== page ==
“It was her obituary, and it noted that she was persecuted by lawmakers in Alabama in 1959, when she was state librarian,” he says. “She protected a children’s book about a black rabbit marrying a white rabbit, and later a book by Dr. Martin Luther King Jr., from being pulled from the state library. It instantly jumped out at me as a play.”
That play, “Alabama Story,” premiered in Utah in 2015. Its Alabama premiere is the centerpiece of Red Mountain Theatre Company’s Human Rights New Works Festival, which the theater calls “a conversation and a celebration of that which unites us all – our humanity.”
The festival was conceived out of meetings RMTC Executive Director Keith Cromwell participated in leading up to Birmingham’s commemoration in 2013 of the 50th anniversary of major events in the civil rights movement.
“It became a conversation about Birmingham claiming its rightful place as the epicenter where international consciousness was shifted toward human rights,” Cromwell says. “I loved the idea of changing the images that people had of Birmingham. We know that Birmingham was not the only place where the dogs and hoses were happening, but we became the poster child of those horrible circumstances. I’m interested in the opportunity for us to claim a new space where people come to discuss the issues – thought leadership on human rights.”
With plays such as “Back to the Dream,” “Mandela” and “The MLK Project,” RMTC has begun that conversation, but the Human Rights New Works Festival expands the mission.
The four-day festival is bookended March 15 and 18 with a full production of “Alabama Story,” with staged readings of four other works on March 16-17: “The Ballad of Klook and Vinette” (a musical written by Che Walker, Andushka Lucas and Omar Lyefook), Elyzabeth Gregory Wilder’s “Everything That’s Beautiful,” “Mother Emanuel” (a musical written by Christian Lee Branch, Adam Mace and Rajendra Ramoon Maharaj) and “Sam’s Room” (a musical written by Dale Sampson, Trey Coates-Mitchell, Caitlin Marie Bell and Marc Campbell).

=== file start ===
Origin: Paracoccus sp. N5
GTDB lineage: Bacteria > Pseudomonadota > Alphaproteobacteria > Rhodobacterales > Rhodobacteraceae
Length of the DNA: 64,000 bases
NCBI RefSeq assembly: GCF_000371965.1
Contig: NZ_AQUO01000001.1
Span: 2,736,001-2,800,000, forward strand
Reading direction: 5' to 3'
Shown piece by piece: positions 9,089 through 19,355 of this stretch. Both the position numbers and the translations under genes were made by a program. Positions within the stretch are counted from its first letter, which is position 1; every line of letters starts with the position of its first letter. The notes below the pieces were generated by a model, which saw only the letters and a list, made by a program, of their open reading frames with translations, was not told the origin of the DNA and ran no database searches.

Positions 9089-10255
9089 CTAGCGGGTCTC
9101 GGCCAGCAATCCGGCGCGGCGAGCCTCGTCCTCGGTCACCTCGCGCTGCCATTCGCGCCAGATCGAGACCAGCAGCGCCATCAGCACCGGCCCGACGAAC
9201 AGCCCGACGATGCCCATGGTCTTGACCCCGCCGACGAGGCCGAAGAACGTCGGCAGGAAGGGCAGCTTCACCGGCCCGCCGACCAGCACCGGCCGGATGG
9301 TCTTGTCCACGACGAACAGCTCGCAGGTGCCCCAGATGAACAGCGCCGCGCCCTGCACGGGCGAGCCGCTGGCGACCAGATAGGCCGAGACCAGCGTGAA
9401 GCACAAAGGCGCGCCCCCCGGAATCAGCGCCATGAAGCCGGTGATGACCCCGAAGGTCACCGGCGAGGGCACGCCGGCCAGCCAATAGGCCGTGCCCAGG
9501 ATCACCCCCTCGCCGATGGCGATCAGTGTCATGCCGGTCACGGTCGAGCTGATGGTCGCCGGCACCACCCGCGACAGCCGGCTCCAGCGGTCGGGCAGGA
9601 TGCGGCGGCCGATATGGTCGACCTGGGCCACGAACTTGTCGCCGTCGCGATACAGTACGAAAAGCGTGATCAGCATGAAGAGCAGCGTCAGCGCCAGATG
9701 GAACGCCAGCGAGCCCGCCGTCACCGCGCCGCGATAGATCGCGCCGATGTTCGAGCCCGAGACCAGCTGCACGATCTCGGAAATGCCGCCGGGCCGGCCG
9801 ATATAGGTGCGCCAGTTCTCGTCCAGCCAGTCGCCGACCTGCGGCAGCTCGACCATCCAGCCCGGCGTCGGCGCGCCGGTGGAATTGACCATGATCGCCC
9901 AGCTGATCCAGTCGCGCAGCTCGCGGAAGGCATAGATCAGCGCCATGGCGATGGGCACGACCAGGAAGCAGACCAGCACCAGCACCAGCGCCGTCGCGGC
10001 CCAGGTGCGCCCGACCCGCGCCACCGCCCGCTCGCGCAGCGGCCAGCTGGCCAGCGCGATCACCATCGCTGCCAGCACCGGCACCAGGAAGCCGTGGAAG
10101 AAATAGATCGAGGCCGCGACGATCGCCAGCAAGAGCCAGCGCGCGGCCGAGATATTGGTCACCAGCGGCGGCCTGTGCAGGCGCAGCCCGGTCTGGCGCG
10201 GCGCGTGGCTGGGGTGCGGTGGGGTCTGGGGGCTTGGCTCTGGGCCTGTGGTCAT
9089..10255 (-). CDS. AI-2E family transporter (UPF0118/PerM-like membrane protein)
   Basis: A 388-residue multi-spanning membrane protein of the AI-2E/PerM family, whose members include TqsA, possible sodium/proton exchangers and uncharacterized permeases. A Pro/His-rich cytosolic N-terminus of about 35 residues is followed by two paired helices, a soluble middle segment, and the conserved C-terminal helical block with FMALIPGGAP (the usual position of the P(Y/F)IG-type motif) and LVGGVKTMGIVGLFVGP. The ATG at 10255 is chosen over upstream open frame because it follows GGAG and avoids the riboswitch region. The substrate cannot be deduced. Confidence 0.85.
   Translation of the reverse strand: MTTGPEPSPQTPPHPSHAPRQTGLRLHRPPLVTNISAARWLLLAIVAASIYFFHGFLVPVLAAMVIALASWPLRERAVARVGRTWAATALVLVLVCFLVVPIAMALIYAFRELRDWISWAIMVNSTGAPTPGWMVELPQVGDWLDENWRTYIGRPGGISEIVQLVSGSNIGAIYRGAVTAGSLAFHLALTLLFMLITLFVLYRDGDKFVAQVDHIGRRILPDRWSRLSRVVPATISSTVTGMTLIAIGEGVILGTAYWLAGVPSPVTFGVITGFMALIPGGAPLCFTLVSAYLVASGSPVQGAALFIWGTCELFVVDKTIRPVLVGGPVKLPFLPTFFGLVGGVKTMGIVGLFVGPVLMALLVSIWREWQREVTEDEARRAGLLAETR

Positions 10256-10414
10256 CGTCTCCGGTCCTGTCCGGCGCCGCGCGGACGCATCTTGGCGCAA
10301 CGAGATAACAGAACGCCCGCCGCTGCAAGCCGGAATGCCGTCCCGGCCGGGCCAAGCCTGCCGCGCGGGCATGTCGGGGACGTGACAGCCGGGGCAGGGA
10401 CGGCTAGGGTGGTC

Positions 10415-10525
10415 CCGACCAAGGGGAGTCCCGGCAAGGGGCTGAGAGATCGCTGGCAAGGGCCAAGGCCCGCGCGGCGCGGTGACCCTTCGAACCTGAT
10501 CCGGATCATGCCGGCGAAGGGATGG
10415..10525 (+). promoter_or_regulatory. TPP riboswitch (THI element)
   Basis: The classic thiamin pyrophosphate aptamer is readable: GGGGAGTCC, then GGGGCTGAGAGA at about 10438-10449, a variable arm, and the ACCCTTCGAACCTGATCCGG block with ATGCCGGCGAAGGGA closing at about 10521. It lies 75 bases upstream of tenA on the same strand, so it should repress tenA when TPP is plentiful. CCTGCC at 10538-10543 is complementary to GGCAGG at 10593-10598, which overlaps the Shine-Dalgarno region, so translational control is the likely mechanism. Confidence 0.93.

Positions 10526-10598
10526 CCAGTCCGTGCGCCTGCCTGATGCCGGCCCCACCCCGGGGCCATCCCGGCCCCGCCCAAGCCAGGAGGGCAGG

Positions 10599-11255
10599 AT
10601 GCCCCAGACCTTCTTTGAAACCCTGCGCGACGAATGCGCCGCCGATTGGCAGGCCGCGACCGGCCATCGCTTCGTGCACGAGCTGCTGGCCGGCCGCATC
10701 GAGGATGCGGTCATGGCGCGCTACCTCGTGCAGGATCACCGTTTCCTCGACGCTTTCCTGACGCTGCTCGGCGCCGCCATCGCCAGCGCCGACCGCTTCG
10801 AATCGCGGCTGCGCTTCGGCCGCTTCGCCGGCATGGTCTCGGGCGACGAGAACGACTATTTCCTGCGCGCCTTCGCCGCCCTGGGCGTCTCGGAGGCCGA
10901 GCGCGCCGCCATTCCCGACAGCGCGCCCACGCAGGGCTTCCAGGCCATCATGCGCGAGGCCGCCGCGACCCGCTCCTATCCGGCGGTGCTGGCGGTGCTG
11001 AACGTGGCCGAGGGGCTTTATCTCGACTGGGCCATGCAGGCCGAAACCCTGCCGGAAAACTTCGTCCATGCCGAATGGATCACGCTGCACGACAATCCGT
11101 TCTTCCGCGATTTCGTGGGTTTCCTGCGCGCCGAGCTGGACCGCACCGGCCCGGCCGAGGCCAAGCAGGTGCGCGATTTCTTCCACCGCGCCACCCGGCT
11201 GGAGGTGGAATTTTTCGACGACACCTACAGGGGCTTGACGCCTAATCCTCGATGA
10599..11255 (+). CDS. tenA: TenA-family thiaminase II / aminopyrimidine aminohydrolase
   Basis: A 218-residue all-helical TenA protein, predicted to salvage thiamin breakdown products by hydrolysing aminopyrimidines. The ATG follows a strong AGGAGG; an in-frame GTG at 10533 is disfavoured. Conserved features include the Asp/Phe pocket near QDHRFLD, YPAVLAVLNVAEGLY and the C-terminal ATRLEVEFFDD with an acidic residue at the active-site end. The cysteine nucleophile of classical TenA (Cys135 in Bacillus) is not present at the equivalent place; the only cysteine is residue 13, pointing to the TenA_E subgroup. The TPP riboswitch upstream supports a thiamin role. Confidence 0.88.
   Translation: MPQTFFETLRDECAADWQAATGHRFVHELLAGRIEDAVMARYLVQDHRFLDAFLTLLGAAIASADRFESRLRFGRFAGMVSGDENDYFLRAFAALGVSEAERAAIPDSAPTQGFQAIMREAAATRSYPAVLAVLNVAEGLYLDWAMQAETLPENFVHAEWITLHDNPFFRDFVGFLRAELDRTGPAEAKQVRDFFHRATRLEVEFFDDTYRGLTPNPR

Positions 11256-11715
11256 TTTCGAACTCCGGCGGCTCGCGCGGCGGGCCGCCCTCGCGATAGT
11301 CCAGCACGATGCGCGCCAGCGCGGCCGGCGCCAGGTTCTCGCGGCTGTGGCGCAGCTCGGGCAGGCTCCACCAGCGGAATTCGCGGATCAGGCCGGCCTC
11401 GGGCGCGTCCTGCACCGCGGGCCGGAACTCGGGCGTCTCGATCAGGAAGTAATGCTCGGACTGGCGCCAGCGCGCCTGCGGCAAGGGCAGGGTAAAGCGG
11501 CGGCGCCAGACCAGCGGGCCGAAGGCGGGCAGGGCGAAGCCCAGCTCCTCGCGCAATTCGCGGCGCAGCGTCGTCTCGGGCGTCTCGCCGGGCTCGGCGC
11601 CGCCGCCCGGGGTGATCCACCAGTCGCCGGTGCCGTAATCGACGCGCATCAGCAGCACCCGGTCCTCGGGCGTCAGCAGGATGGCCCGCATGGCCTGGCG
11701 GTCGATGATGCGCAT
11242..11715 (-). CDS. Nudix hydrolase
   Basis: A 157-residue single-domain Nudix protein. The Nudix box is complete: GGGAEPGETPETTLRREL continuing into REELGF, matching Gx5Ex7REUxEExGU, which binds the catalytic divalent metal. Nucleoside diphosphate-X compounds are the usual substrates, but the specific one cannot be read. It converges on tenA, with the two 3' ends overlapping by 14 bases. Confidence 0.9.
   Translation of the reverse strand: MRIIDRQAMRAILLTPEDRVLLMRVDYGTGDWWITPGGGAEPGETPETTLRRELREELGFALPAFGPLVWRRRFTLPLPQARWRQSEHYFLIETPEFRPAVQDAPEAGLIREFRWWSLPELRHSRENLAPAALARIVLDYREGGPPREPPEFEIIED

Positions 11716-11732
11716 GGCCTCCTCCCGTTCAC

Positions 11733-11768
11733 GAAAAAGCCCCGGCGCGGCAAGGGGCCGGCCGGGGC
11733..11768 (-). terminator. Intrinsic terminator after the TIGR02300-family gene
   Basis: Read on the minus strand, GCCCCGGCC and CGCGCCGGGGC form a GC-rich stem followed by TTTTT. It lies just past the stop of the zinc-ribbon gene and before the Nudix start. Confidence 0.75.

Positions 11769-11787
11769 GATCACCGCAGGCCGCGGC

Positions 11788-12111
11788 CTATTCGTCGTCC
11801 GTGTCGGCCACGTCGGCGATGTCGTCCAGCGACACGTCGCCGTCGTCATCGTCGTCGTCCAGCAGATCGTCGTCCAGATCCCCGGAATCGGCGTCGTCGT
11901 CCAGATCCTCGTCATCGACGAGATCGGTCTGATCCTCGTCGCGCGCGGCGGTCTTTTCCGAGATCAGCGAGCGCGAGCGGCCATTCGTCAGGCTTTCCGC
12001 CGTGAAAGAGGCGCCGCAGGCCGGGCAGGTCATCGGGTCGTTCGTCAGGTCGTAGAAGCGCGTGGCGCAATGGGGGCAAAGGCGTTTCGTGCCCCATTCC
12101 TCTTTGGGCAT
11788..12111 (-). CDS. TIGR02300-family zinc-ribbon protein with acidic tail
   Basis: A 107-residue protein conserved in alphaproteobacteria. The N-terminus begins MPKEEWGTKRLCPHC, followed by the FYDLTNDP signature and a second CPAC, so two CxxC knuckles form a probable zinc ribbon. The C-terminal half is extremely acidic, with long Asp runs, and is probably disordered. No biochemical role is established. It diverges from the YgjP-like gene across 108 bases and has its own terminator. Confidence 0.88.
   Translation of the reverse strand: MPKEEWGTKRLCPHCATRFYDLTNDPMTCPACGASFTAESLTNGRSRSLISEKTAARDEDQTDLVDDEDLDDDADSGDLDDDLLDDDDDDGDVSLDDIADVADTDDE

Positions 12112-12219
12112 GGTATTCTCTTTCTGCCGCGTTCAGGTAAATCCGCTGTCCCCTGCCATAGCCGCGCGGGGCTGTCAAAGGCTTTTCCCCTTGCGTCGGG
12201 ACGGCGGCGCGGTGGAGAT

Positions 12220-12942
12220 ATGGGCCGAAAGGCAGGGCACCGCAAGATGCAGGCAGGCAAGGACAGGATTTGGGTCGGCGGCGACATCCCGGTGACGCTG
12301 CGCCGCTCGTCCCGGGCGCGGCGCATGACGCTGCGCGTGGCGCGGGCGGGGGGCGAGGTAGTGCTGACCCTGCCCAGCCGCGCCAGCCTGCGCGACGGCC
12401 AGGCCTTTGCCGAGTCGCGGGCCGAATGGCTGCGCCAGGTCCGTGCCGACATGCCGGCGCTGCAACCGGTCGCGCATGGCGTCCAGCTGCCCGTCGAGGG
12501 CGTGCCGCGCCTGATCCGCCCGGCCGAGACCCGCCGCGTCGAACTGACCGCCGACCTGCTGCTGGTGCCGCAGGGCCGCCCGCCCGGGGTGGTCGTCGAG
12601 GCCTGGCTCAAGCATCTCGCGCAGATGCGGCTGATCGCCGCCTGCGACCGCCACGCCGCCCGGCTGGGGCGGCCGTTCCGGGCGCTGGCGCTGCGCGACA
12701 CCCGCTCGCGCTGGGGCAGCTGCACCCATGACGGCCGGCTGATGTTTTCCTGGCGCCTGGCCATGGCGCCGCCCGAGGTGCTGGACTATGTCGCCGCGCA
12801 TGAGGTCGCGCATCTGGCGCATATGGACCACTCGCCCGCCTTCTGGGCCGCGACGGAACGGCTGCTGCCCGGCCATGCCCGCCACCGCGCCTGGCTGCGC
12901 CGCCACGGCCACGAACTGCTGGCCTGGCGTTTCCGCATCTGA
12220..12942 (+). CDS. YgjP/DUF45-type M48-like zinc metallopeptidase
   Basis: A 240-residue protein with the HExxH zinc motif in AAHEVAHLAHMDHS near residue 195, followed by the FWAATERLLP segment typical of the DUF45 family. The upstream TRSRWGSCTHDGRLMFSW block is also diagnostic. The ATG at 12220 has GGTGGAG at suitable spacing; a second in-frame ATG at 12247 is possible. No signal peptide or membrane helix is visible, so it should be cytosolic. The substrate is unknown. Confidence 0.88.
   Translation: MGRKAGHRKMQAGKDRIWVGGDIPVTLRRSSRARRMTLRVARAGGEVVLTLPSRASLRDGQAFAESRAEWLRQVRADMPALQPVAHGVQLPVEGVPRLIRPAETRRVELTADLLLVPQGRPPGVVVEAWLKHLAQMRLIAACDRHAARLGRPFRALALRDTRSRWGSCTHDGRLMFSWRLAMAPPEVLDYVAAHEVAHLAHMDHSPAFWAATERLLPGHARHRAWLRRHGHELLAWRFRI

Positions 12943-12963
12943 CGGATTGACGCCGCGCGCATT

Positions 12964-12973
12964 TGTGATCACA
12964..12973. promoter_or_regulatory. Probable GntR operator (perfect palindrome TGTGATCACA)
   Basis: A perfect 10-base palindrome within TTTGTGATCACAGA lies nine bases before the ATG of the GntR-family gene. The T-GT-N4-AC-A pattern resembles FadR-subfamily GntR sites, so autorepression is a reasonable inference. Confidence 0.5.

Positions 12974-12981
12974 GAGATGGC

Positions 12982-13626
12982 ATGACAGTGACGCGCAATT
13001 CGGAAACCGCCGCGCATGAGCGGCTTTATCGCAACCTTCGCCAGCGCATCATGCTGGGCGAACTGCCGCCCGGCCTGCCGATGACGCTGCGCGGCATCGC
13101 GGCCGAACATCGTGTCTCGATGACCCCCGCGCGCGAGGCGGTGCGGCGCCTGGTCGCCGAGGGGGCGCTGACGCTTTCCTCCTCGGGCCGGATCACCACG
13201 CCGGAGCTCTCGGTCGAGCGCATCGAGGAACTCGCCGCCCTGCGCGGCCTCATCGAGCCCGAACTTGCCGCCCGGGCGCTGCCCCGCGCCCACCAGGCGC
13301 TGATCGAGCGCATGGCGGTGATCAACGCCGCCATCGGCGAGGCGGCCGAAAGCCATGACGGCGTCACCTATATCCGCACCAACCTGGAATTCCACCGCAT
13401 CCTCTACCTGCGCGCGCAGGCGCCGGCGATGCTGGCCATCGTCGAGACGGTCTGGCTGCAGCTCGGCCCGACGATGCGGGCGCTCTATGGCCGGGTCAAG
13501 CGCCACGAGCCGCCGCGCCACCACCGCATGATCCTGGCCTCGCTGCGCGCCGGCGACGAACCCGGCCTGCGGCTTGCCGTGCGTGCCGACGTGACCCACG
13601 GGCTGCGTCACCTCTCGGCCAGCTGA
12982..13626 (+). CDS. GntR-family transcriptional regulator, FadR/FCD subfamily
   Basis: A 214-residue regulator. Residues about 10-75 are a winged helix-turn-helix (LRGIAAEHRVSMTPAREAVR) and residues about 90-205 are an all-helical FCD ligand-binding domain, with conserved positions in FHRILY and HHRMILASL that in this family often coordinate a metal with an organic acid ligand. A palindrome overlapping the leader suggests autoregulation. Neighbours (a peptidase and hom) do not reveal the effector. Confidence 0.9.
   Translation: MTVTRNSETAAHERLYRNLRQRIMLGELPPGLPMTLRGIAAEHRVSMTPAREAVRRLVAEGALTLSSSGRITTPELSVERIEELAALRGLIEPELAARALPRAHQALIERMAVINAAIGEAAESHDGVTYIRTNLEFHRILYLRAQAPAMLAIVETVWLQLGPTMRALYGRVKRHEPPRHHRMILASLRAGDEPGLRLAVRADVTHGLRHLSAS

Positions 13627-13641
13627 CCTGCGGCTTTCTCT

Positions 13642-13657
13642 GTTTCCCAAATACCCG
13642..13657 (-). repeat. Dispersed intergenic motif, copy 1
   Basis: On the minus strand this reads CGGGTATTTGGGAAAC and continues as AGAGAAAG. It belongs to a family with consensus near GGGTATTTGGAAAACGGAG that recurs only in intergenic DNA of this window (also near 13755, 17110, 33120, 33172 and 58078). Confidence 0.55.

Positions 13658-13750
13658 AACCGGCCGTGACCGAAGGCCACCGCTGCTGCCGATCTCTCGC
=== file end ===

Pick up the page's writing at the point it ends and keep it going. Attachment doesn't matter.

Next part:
The works explore topics such as transgender children, special needs teenagers and an imagined reconstruction of the Bible study at Charleston’s Emanual African Methodist Episcopal Church that ended with nine people being shot to death in 2015.
“What I love is that we have five disparate pieces representing a really great range of information,” Cromwell says. “After each of them, we’ll have a moderated panel and talk-back led by thought leaders and those associated with the topics of each of the plays in Birmingham.” (Tickets are available for individual events or for the entire weekend, with all performances at the RMTC Cabaret Theatre, 301 19th St. North).
In addition, the staged readings are works in progress.
“The goal here is to have the authors hear the words and see how the audience responds and reacts and move forward,” Cromwell says. “The goal is that RMTC might present full productions of the works in the future.”
“Alabama Story” has already gone through that process, including a reading as part of the Southern Writers’ Project at the Alabama Shakespeare Festival. It has since been produced around the country, but RMTC’s production marks its official Alabama premiere.
“I think the play will ‘pop’ differently in Alabama because of its shorthand references and local color,” Jones says. “The play is, in many ways, a love letter to the complexity of Alabama at the time, and it really wants to be about how far we’ve come.”
Jones’ play mixes fact with fiction, alternating between Reed’s fight with state lawmakers and the story of two fictional childhood friends, one black and one white, who grew up in Demopolis, meeting as adults by chance in a Montgomery park.
“Their story bounces off the main story thematically, feeding a larger idea that emerged as I was writing it: This is a play about how character is revealed in times of social, cultural and political crisis,” Jones says.
Though the playwright did a lot of research in Alabama, he grew up in Michigan and lives in New York.
“I view this as an American story, not just a Southern story,” he says. “I believe with enough sensitivity and research that anybody can write about any topic, community or people.”